Again, the article addresses only unscheduled private Masses (technically “without the people”, though people may happen to be present). It merely extends to the extraordinary form the previous prohibition of private ordinary form Masses during the Triduum. In short, it says that no private Masses of either form — 1962 or 1970 — can be celebrated during the Triduum.

  20. Diffal,

    There is no need to change the word “perfidious”.
    It was removed by Blessed John XIII in 1960.

  21. Neal says:

    David wrote: “I don’t know whether to call it unfortunate or fortunate that the Pope will be infuriating the SSPX and even some very radically right elements back in communion with Rome, since for them the old Mass and anti-semitism go hand in hand.”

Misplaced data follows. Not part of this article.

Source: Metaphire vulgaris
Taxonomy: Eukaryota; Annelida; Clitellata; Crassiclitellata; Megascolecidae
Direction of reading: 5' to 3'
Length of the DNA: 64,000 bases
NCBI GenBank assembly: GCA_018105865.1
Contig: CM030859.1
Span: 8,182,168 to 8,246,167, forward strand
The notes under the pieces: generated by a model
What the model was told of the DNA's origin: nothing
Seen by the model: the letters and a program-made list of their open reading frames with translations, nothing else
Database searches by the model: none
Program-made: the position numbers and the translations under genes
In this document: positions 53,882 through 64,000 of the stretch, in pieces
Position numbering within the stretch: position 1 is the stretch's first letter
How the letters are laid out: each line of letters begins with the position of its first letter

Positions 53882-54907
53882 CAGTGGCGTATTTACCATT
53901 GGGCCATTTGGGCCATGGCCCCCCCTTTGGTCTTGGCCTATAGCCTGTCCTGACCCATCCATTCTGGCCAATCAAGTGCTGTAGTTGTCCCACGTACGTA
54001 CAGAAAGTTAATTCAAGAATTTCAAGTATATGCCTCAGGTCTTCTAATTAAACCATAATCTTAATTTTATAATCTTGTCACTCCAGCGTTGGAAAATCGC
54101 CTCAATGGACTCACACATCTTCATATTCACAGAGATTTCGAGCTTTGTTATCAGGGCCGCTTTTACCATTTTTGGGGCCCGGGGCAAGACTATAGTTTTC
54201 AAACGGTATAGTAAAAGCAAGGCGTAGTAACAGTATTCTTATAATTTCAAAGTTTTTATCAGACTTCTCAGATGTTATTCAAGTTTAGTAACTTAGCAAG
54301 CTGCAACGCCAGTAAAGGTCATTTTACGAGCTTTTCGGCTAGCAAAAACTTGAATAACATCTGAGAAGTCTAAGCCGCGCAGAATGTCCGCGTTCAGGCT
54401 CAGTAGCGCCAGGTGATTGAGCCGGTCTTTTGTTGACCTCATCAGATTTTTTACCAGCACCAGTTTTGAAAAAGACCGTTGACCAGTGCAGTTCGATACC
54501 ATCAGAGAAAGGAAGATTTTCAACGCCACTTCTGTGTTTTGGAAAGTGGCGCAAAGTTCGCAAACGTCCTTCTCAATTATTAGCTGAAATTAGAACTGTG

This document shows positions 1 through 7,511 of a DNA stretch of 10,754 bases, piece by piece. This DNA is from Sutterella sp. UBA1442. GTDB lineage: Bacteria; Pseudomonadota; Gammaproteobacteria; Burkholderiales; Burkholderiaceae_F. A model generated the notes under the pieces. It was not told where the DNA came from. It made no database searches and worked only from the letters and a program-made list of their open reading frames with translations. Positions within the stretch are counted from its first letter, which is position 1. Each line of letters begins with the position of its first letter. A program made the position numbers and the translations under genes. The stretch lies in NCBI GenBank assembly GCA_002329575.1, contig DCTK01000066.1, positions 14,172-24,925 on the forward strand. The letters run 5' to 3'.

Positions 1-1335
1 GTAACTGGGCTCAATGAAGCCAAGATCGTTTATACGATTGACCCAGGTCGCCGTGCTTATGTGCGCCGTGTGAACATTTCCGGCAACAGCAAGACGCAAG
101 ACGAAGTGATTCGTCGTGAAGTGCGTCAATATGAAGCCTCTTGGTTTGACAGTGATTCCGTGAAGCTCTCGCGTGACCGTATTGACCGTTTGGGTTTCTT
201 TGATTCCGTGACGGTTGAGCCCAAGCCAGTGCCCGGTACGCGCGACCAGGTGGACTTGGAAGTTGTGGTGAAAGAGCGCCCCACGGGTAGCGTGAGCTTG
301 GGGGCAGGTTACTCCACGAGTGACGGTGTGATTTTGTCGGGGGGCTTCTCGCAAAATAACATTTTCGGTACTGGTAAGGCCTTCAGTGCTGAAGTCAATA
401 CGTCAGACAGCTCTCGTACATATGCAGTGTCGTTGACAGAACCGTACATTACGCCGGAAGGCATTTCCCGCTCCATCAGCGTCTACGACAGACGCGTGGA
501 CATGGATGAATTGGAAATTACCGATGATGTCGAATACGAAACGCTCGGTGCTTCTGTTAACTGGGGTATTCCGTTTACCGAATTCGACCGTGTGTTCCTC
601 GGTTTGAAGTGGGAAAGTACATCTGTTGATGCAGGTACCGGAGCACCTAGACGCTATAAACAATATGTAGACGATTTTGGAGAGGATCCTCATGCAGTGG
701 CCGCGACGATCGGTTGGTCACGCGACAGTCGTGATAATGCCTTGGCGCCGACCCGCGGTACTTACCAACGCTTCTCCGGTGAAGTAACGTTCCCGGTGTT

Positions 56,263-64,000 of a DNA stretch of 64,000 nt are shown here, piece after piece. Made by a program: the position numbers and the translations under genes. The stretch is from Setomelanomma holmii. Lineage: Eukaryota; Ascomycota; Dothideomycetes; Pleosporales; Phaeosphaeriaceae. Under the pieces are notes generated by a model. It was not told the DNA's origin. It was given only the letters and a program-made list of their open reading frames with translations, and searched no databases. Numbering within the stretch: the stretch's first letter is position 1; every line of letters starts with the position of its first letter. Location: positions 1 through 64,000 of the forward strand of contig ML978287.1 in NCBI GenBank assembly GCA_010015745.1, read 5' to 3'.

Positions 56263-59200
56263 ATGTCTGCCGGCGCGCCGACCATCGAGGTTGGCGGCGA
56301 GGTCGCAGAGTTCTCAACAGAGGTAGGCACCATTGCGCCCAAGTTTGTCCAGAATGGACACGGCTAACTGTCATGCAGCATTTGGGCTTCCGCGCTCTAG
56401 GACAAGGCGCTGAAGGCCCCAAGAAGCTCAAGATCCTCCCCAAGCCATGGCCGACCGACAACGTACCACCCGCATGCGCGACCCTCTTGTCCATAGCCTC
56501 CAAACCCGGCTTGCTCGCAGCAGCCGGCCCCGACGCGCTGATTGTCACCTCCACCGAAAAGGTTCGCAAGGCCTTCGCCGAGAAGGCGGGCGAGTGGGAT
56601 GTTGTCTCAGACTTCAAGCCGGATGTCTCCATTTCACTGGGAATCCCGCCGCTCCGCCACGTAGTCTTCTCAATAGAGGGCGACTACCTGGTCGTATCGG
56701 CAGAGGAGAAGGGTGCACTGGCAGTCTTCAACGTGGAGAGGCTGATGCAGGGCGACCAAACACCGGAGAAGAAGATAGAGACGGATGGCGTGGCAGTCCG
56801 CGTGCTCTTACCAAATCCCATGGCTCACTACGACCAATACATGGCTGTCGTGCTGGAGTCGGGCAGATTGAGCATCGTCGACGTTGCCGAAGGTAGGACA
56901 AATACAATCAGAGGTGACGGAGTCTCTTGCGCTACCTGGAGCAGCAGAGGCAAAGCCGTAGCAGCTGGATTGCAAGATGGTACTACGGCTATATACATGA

I hope you’re merely uninformed. I’ve met more jews through the SSPX than I have through work and school combined. These include two Society priests and my wife, who entered the Church through the Society.

    Pax,

  22. Patrick: That is a good question. Were they purposely made so as to be an attempt to resonate with those formed by prayer Jewish? I don’t say”parody”, for that would not make sense: they wanted to convert, not to offend.

    I don’t know. This would need lots of study. I sense a book or thesis.

  23. Alexander: I didn’t forget to add those prayers. This is not a polemical entry.

  24. LeonG says: